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The dreaded global warming “bee-pocalypse” that wasn’t

The dreaded global warming “bee-pocalypse” that wasn’t

Climate alarmist predictions of American bee colony collapse disaster lose their sting.

Not too long ago, climate alarmists were predicting “bee-pocalyse”.

A spate of reports about American bee colonies being wiped-out for no apparent reason had people worried about the total loss of one of nature’s most important species.

There were numerous theories bandied about for bee colony collapse (e.g., GMO’s, climate change, pesticides). But usually it was mankind that was the root cause of another impending global crisis.

The experts predicted that the consequences to global food production would be unimaginable. We were all going to starve to death!

Now it appears as the bee-pocalypse has been called-off!

[T]he number of honeybee colonies has actually risen since 2006, from 2.4 million to 2.7 million in 2014, according to data tracked by the USDA. The 2014 numbers, which came out earlier this year, show that the number of managed colonies — that is, commercial honey-producing bee colonies managed by human beekeepers — is now the highest it’s been in 20 years.

So if CCD is wiping out close to a third of all honeybee colonies a year, how are their numbers rising? One word: Beekeepers.

A 2012 working paper by Randal R. Tucker and Walter N. Thurman, a pair of agricultural economists, explains that seasonal die-offs have always been a part of beekeeping: they report that before CCD, American beekeepers would typically lose 14 percent of their colonies a year, on average.

So beekeepers have devised two main ways to replenish their stock. The first method involves splitting one healthy colony into two separate colonies: put half the bees into a new beehive, order them a new queen online (retail price: $25 or so), and voila: two healthy hives.

I look forward to seeing even more “consensus” science refuted by reality.

(Featured image from Youtube video).


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A lot of people will argue until they are blue in the face that the problem is nicotinic insecticides. The problem with that reasoning is that those same insecticides are used in Australia and New Zealand where colonies are not collapsing.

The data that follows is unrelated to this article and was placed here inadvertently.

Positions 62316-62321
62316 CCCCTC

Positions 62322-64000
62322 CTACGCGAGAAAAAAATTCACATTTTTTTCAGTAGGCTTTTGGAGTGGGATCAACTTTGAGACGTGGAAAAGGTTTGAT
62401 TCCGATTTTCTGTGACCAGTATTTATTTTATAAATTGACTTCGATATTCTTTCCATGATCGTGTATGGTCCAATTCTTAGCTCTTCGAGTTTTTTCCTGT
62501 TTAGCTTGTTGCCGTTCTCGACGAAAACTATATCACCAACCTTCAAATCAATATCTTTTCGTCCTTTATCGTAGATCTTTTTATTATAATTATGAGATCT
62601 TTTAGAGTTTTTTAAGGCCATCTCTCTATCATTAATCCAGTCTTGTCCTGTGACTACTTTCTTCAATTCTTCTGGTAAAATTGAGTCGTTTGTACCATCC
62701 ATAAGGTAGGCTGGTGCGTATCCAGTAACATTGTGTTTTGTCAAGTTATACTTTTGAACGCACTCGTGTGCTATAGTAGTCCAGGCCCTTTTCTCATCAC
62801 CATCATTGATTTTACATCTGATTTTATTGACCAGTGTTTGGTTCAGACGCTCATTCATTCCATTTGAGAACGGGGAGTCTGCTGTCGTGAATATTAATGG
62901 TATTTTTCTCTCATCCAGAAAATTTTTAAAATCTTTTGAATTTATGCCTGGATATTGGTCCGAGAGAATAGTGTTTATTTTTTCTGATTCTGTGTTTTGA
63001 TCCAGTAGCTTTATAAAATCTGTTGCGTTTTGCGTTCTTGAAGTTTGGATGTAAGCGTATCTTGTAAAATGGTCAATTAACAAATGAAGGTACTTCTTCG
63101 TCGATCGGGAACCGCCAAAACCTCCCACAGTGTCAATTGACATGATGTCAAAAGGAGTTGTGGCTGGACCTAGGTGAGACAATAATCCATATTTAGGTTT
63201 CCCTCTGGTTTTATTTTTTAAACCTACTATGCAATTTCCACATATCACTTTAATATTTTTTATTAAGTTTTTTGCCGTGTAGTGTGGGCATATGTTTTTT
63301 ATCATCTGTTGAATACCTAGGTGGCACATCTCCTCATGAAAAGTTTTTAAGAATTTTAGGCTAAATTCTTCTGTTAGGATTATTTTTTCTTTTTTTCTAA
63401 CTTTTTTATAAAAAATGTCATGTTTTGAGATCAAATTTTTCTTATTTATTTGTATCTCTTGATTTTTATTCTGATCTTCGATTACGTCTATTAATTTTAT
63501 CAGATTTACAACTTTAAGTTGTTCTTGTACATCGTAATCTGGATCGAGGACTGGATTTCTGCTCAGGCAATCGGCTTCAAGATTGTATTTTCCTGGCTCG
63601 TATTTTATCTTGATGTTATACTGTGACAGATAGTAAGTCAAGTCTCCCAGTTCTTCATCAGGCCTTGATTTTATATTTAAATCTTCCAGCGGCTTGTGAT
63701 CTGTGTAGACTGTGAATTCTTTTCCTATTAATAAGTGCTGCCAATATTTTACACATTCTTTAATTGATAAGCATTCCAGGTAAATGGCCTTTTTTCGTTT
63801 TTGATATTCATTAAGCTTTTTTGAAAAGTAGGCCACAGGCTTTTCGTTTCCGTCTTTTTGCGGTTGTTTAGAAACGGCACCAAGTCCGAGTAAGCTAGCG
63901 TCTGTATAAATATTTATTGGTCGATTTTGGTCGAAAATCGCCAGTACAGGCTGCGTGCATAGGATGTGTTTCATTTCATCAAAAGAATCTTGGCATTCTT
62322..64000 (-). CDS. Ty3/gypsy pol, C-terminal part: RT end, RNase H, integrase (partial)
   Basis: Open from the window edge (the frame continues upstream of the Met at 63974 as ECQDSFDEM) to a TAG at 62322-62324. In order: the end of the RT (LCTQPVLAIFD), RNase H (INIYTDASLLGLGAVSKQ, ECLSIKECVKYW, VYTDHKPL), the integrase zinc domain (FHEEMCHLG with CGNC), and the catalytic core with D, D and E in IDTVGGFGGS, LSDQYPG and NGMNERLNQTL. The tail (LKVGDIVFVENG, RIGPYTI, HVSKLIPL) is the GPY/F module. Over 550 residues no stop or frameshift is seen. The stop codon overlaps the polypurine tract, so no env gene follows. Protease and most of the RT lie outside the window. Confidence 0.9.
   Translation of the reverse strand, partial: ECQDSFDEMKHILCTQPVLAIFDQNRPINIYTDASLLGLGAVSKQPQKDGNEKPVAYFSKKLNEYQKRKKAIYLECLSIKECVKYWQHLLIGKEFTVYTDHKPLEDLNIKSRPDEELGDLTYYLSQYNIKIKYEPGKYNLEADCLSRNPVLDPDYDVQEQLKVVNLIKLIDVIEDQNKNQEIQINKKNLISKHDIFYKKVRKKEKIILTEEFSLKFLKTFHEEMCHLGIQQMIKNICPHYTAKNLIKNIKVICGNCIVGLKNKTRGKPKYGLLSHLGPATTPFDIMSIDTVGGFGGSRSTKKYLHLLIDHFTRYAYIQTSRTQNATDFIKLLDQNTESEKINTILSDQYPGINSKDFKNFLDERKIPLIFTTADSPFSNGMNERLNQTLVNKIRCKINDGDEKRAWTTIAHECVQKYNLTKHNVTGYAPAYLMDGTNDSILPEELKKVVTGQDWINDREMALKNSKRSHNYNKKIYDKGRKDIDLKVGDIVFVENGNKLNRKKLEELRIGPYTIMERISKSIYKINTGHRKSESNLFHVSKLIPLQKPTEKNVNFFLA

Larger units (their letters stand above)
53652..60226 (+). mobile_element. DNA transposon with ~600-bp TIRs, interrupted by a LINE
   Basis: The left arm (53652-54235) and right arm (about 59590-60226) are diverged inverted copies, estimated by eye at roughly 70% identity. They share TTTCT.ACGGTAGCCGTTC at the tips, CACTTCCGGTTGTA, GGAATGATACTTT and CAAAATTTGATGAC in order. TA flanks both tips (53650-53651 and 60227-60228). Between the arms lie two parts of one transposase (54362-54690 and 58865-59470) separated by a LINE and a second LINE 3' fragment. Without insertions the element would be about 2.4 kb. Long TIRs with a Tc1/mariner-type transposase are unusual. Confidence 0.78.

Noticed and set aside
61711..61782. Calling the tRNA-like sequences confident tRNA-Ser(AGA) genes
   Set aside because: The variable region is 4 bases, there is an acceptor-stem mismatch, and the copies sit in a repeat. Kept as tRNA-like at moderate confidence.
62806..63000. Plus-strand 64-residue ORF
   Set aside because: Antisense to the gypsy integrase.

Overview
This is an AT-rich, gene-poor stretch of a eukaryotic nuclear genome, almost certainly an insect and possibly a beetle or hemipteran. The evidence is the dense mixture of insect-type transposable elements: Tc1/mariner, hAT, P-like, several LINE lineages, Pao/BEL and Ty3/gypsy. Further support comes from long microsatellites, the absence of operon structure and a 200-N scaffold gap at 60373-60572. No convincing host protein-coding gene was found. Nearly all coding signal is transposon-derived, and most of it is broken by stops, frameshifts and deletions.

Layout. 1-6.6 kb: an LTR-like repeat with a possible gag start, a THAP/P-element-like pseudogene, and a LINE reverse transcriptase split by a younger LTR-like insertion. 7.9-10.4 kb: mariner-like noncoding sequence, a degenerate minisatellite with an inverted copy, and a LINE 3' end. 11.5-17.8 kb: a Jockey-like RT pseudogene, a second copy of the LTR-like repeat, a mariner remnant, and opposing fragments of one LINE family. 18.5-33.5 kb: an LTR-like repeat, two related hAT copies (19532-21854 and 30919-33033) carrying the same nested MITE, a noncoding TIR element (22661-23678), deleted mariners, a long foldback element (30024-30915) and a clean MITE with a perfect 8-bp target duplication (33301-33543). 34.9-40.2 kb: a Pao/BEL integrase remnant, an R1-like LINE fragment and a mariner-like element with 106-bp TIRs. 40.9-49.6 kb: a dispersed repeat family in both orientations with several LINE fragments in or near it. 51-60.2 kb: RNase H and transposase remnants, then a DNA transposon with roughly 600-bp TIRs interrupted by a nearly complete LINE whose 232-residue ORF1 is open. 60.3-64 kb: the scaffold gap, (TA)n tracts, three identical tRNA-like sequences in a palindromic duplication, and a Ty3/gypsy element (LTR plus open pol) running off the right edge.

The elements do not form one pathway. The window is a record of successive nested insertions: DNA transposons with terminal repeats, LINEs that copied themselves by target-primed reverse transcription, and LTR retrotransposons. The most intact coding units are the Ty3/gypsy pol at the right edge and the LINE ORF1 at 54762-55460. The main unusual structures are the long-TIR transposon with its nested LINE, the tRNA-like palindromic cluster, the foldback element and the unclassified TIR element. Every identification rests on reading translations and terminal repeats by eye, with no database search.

So far the biggest single reason that Ag researchers have identified for bee colonies collapsing: poorly trained beekeepers. It used to be a farmer’s occupation and they began training for it in their youth. Today, more beekeepers are hobbyists who are not trained at all.

    NC Mountain Girl in reply to MattMusson. | February 25, 2016 at 11:00 am

    Bee keeping has indeed become hot among retirees who moved to the country. I suspect in many cases they have read a book on it and little more.

Alas, this will have *zero* impact on belief in the next Apocalyptic Scenario of Doom.

Heck, most people still think the Arctic ice cap is shrinking.

Data and facts are anathema to a leftist. Beliefs and agendas and intentions rule their world and will rule ours also if they have their way.

Facts are like sunlight to a vampire when displayed to a leftist.

    forksdad in reply to TX-rifraph. | February 25, 2016 at 2:39 pm

    Most of the hard core simply wish that most of us would die without children. Every sign is one of doom. Every change is disaster.

    They have a vision of Eden that began right around Thoreau. Any measures to lock the world into that vision are fine with them.

Reality is very unappealing to leftists/statists/control-freaks.

Seems to me the excerpts here only prove that there are effective ways of dealing with the population decline problem, and they have been employed, not that there isn’t actually a problem out in the wild.

    tom swift in reply to Paul B. | February 25, 2016 at 12:37 pm

    The original panic in the press was about artificial hives … if my aging memory serves.

    Daiwa in reply to Paul B. | February 25, 2016 at 2:41 pm

    Therein lies a metaphor for climate change in general, it would seem.

    Milhouse in reply to Paul B. | February 25, 2016 at 6:03 pm

    Why is it a problem if wild colonies are collapsing? What great benefit do we get from wild colonies that would justify worrying about them? If all the wild bees were to disappear, how would this affect us?

      gulfbreeze in reply to Milhouse. | February 25, 2016 at 10:58 pm

      Biggest concern I read early on was that wild bees contribute to food crop pollination. I recall something like 2/3? of food crops require pollination. Managed hives address some of that demand, and wild bees do their part of the job, too.

        Milhouse in reply to gulfbreeze. | February 26, 2016 at 2:55 pm

        I don’t think that’s the case, but even if it’s so, it doesn’t have to remain so. If wild bees are indeed doing a significant part of the work, then if they disappear more domestic bees will be bred to fill the gap.

buckeyeminuteman | February 25, 2016 at 12:46 pm

Liberals want Americans to “bee-lieve” anything they say and change their lifestyles to accommodate the lowest common denominator. They’re looking for “hive-mind” mentally. But I’ll have no part of their “sting” stories. Based on the facts I know they’re just “winging” it as they go. Well I have two words for them; BUZZ OFF!

Right now the big made up “crisis” is the Zika Virus.
Those with nefarious intentions are always good at, “Oh, look, sparklies!” while they steal our wallets.

It seems lately that everything the scientific experts have told us is “settled science” turns out to be wrong. We should establish an annual Emily Litella award for the best “Never Mind” of the year.